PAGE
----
The federal government is rolling back protections that have held off deportations for non-citizen service members, their families and veterans, according to a top immigration lawyer.

Memos are circulating among Homeland Security and Defense Department personnel, as well as lawyers who handle service member immigration issues, announcing the end of a handful of policies that have allowed thousands of people to stay in the U.S. while they sort out their resident status.

“I wanted to confirm that this was all true, so I started calling a few people, and I got confirmation in various emails that this was all true,” Margaret Stock, an Alaska-based attorney, told Military Times in a Thursday phone interview.

Spokespeople for the White House, DHS and DoD declined to comment about the policies, which include deferred action and parole in place, temporary legal residency statuses granted to undocumented immigrants on a case-by-case basis.

Deferred action grants a renewable two-year legal residency, including the ability to work legally, as in the Deferred Action for Childhood Arrivals or DACA program that has made headlines in recent years.

Parole in place has been used specifically for service members’ families, granting renewable year-long legal residency and the ability to work legally.

Exceptions written into immigration policy have allowed both of those options for service members, their family members and troops, but the administration’s latest moves do away with them.

“It used to be, under the Bush administration and the Obama administration, that they would terminate removal proceedings for military members and their family members, and that’s changed under Trump," Stock said, adding that service members and family members have been put into removal proceedings well before these memos were drafted.

Stock first got wind of the changes on Saturday, at an American Immigration Lawyers Association meeting. There are about four weeks until the new rules go into effect, she said, so those affected are scrambling to get their requests approved before late July.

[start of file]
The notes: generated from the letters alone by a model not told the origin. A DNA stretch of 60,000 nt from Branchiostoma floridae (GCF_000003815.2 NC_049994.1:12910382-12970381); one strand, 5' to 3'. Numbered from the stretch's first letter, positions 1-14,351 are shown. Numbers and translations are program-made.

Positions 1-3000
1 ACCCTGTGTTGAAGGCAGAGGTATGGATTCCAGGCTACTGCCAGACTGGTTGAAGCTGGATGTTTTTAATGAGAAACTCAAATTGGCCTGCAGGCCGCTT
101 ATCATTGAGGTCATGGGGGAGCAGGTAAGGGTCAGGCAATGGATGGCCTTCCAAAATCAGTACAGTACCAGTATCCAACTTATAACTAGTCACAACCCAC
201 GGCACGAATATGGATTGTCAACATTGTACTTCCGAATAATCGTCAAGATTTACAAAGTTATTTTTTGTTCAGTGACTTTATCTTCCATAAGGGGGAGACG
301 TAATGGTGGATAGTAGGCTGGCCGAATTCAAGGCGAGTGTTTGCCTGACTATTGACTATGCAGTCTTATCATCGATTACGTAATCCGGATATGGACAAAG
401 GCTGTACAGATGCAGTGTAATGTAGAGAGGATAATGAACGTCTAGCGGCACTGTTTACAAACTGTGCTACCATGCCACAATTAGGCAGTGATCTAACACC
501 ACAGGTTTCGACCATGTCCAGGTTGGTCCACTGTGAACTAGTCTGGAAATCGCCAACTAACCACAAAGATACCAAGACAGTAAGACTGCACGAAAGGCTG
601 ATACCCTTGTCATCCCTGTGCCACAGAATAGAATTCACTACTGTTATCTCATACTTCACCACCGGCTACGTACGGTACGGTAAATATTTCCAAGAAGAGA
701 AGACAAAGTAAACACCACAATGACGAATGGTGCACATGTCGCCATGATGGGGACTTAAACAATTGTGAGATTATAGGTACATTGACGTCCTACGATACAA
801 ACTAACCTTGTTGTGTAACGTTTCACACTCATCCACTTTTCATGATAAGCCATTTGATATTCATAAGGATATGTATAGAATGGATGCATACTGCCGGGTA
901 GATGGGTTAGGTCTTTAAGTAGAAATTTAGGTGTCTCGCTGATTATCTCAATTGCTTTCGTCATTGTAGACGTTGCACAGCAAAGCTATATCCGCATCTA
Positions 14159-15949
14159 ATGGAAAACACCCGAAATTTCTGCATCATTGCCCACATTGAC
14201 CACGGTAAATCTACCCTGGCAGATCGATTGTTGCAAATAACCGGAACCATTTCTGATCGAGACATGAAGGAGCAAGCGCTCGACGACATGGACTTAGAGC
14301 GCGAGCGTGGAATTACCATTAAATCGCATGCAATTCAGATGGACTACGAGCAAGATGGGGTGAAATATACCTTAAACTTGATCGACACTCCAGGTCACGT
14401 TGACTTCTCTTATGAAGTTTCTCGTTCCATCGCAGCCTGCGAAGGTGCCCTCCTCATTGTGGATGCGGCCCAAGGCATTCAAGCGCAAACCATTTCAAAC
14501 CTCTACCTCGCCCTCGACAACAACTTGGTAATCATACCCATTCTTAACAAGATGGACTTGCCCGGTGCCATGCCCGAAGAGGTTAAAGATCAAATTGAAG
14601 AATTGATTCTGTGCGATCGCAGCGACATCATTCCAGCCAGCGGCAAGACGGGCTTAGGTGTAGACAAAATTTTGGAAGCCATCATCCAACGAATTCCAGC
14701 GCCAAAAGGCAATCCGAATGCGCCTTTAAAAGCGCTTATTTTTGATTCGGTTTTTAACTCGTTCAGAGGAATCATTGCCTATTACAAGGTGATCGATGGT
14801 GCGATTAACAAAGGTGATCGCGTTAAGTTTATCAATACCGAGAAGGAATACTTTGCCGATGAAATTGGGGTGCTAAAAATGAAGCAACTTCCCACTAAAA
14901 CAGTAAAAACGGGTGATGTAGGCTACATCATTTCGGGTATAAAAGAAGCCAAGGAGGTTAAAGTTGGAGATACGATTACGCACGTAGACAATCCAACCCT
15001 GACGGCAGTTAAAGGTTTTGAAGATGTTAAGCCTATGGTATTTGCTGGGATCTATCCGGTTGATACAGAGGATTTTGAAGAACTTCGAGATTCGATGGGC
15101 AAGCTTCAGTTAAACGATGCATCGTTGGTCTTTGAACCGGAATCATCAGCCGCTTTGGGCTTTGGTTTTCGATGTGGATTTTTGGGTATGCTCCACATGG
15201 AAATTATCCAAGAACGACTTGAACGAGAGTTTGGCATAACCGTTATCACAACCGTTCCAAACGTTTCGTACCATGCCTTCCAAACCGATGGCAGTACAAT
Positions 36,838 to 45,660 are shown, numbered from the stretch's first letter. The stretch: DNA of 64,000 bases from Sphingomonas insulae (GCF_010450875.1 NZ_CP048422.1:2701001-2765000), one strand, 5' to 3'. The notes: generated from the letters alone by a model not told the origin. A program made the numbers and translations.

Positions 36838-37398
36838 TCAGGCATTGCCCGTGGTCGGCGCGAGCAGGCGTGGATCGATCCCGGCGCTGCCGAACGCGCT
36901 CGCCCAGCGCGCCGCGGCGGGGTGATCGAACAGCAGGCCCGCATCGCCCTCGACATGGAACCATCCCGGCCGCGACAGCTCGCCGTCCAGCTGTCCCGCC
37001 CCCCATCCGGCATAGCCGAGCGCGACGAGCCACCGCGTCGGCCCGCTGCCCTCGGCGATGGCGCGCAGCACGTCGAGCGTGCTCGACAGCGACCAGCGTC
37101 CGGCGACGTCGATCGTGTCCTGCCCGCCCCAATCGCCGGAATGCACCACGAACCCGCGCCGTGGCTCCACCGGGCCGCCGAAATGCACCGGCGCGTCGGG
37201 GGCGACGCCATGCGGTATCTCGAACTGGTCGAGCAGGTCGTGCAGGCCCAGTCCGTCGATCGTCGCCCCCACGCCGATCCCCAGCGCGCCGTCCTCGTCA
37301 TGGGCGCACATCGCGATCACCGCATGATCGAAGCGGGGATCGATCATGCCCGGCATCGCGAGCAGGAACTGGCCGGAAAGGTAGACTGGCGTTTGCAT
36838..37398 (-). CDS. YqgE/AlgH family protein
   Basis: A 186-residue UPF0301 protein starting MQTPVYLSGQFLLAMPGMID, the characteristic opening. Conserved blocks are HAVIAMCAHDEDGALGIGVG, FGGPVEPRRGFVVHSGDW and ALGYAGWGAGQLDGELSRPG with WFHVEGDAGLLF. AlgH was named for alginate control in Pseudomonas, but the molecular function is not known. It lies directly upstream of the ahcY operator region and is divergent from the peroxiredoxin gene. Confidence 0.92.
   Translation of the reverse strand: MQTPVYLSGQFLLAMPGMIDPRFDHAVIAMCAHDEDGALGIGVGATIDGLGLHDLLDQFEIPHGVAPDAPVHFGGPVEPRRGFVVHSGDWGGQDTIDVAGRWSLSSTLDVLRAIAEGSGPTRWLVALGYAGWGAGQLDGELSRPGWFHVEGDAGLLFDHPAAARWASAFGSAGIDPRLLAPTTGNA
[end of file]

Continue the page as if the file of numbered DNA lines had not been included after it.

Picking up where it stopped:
The memos show that both deferred action and parole in place are being eliminated for service members, veterans and their families, "with the exception of the immediate relatives of United States citizens ― and those are people who don’t actually need deferred action, for the most part,” because they have another path to legal residency, Stock said.

That covers military veterans, current service members and family members ― including parents, spouses and children ― in both the active and reserve components, she said.

“And then they’re also going to eliminate parole in place for family members, veterans, reservists, National Guard and all active duty people,” she added.

The changes will also affect troops serving under the Military Accessions Vital to National Interest program, which allows certain non-citizens to serve in the military and eventually apply for citizenship.

The policy was written, she said, after the case of a green card-holding sailor who testified before Congress: In her case, she had gone to on-base legal services to ask if she needed to renew her green card, and told by a judge advocate that it wasn’t necessary, because she was in the citizenship application process.

So the green card lapsed, and DHS opened removal proceedings, forcing her to take leave fly to California from Norfolk, Virginia, to attend hearings to clear it up.

Consequences

“We’re going to see a lot more of that kind of stuff happening now,” Stock said.

DoD has also since stopped expedited citizenship approvals for service members, she added, because “the solution was we used to have was to just naturalize the troops and we wouldn’t have to worry about them getting deported.”

DoD has also forced discharges of MAVNI troops with foreign-born parents, Stock said.

“They’re immigrants in the military. They knew they had foreign parents when they enlisted them, but they now claim that’s some dangerous thing, to have foreign parents," she said.

It all adds up to huge headaches for service members and their commands, Stock said.

“The reason we came up with all these policies was to stop this kind of stuff, because it was creating havoc in the ranks,” she said.

If the policy changes result in deportations, it will likely be years before their are carried out, Stock said.

“Deportations don’t happen immediately in America. They’re a lengthy process,” she said, involving multiple hearings in backlogged courts. “I don’t expect there will be very many instantaneous removals.”

But it’s likely that Congress will be the next recourse. It’s not the first time these issues have bubbled up, but immigration officials worked with Congress years ago to put these protections in place for military members and their families.

“And the agency basically came to Congress and said, ‘We’ll fix this,' " Stock said. "And they did. They fixed it. They came up with these administrative policies and everything, so Congress never had to pass any laws to fix things.”

Rather than policy, programs like deferred action and parole in place could become statutory laws.

“The focus is now going to be on Congress to pass the laws, because the administration can’t be trusted to do things administratively,” she said.